Stoatin Brae, a new golf course with a Scottish influence at a southwestern Michigan resort, was built on a prime piece of property with sustainability and turf maintenance in mind.
While native areas on golf courses can help properties save costs and decrease their environmental footprints, that is no call for superintendents to get complacent. The areas require patience and TLC to take root—and once established, they are still not maintenance-free.
While mowing is a routine practice for golf course maintenance staffs, superintendents must be diligent about providing proper and consistent training to ensure the safety of their workers when operating equipment.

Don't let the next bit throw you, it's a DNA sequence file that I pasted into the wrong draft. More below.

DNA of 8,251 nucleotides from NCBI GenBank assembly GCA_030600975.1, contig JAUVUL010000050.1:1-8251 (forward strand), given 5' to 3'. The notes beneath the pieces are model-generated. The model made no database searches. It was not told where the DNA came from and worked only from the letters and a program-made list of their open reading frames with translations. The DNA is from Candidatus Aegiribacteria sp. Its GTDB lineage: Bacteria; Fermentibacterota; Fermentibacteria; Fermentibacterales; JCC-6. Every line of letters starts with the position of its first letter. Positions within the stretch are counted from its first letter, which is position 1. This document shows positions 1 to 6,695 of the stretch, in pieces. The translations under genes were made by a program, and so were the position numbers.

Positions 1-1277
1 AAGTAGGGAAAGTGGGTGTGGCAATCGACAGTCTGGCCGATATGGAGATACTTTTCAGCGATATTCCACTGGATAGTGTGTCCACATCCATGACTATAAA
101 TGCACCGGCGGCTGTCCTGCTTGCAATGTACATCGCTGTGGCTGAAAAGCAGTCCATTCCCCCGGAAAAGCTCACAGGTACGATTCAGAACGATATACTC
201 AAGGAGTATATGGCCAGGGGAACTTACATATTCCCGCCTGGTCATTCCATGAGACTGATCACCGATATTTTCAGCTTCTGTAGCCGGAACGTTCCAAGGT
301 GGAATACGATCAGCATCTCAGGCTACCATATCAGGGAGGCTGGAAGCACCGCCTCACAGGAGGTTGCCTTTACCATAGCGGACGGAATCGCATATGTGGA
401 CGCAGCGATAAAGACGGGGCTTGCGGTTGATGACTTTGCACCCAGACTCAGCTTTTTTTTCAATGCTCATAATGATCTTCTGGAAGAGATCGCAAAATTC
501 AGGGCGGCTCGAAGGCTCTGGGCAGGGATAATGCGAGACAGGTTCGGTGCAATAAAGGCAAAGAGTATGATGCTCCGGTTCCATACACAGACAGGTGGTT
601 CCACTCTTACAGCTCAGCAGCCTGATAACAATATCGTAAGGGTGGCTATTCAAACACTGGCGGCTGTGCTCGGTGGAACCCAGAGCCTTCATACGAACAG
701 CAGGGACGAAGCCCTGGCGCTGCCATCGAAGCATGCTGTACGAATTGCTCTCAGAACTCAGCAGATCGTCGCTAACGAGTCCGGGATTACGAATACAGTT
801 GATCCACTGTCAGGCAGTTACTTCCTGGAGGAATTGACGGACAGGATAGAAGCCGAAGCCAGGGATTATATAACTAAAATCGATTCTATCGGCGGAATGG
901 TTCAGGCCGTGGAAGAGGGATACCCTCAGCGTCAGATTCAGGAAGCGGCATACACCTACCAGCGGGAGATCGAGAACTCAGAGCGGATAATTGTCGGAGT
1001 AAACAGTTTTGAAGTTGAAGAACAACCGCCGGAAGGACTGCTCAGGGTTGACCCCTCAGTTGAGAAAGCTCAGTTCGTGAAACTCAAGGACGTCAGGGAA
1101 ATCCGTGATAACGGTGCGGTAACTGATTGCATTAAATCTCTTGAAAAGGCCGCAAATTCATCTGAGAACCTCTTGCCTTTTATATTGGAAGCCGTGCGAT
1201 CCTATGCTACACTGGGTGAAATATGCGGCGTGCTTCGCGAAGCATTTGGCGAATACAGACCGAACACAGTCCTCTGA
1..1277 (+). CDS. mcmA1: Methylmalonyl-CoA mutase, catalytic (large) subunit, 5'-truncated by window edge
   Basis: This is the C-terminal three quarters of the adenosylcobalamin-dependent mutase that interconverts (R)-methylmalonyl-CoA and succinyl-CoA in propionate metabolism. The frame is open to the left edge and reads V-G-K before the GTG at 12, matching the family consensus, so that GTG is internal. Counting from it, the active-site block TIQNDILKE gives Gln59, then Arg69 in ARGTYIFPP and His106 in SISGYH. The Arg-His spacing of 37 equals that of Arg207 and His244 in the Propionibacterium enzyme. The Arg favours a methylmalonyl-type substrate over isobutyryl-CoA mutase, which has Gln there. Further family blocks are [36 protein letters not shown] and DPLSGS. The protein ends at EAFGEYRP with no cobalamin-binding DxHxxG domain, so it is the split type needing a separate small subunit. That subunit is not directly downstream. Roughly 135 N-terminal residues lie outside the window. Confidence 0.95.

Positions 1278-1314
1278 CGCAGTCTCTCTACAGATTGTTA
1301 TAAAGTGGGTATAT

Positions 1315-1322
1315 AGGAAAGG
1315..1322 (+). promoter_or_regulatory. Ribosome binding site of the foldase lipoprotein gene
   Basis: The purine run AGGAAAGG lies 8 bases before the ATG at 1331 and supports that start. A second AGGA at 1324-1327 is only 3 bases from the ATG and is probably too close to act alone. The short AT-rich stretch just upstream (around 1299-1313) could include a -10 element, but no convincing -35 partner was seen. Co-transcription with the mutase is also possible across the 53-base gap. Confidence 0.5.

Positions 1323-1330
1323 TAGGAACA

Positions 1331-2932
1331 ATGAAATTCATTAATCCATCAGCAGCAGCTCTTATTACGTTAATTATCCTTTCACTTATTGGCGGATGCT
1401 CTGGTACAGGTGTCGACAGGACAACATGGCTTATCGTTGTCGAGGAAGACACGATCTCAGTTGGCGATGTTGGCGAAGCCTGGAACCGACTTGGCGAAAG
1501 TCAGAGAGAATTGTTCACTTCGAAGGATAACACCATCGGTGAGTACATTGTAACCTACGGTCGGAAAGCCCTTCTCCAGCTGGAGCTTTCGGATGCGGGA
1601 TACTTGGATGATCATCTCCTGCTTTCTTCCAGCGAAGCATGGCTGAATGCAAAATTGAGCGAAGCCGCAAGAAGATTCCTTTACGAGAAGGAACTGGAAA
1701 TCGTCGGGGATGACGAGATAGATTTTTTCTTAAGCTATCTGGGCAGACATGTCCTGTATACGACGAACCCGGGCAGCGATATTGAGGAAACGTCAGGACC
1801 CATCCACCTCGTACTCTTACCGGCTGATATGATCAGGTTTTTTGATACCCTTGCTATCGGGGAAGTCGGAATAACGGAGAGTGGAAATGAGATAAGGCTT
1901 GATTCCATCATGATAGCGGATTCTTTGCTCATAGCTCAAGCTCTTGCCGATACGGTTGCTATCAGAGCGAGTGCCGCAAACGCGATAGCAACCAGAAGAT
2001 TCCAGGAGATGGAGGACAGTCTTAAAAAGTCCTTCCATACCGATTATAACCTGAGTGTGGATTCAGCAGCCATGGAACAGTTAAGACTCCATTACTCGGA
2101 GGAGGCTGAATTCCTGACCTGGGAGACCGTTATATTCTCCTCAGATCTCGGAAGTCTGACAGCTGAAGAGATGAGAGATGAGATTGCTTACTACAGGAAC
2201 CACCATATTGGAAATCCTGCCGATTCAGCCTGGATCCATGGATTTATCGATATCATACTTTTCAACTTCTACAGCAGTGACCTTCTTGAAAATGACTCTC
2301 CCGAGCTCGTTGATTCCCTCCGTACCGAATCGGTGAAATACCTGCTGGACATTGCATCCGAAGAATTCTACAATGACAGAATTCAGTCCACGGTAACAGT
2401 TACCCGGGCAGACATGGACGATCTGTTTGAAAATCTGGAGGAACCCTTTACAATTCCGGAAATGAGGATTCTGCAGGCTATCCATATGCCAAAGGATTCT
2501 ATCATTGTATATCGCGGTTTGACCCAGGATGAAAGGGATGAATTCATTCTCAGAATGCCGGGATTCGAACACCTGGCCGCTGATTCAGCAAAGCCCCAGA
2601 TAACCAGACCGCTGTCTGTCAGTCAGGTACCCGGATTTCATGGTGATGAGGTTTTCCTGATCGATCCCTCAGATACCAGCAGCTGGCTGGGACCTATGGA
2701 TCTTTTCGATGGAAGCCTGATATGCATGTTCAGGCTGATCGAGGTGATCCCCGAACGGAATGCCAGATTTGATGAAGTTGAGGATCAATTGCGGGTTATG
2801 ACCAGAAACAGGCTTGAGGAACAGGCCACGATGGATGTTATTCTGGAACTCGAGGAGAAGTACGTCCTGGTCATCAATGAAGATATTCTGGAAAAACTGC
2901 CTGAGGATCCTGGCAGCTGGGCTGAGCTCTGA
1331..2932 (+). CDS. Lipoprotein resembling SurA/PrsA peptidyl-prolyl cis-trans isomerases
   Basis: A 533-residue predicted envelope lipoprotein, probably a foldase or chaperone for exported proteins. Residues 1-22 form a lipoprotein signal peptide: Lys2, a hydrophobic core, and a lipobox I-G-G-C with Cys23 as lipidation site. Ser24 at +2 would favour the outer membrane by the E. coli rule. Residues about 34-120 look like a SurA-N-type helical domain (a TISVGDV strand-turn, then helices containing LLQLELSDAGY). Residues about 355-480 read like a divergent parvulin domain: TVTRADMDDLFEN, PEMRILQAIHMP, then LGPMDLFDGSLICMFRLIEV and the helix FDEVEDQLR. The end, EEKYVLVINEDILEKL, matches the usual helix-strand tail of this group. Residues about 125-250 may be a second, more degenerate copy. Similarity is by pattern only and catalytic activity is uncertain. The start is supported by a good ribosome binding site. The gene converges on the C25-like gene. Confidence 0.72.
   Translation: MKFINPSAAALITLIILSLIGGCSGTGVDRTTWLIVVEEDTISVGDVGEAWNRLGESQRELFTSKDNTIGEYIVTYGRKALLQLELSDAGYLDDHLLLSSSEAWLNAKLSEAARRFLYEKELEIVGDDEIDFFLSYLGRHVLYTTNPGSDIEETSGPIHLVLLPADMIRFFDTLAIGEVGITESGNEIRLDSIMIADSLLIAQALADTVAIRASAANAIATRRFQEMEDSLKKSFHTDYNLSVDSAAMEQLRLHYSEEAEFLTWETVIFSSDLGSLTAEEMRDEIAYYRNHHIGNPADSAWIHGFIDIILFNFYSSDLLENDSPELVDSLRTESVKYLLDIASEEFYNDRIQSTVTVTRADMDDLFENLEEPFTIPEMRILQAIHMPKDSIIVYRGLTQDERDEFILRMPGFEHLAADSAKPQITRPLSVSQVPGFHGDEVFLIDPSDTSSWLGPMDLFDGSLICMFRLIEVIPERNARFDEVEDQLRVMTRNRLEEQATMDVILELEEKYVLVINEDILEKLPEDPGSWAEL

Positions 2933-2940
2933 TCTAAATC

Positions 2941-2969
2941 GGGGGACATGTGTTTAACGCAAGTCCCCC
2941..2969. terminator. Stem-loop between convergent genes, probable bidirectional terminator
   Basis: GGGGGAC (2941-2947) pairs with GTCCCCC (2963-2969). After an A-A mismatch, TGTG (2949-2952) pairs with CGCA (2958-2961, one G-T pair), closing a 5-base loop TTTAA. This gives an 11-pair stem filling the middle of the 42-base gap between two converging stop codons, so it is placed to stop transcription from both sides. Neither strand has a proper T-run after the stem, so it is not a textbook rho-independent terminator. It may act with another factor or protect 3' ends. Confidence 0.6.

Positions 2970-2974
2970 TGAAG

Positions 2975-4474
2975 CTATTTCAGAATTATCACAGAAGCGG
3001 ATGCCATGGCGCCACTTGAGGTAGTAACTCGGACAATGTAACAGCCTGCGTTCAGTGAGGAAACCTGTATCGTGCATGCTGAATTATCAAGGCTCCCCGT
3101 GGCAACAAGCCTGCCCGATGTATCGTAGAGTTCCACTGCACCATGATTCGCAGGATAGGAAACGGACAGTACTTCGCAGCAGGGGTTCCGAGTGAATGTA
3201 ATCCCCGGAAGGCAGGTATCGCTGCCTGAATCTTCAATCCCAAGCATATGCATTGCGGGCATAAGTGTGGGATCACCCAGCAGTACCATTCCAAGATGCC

From replacing aging irrigation systems to dealing with Mother Nature’s endless surprises, superintendents are managing water inputs with new technology—and a respect for new realities.
With some of its holes built on the ski runs of Park City (Utah) Mountain, the challenging resort course of Canyons Golf offers unexpected opportunities for the staff and golfers alike.
It’s tough to outsmart Mother Nature, but superintendents can use a variety of practices to try to best protect their properties from weather-related trauma.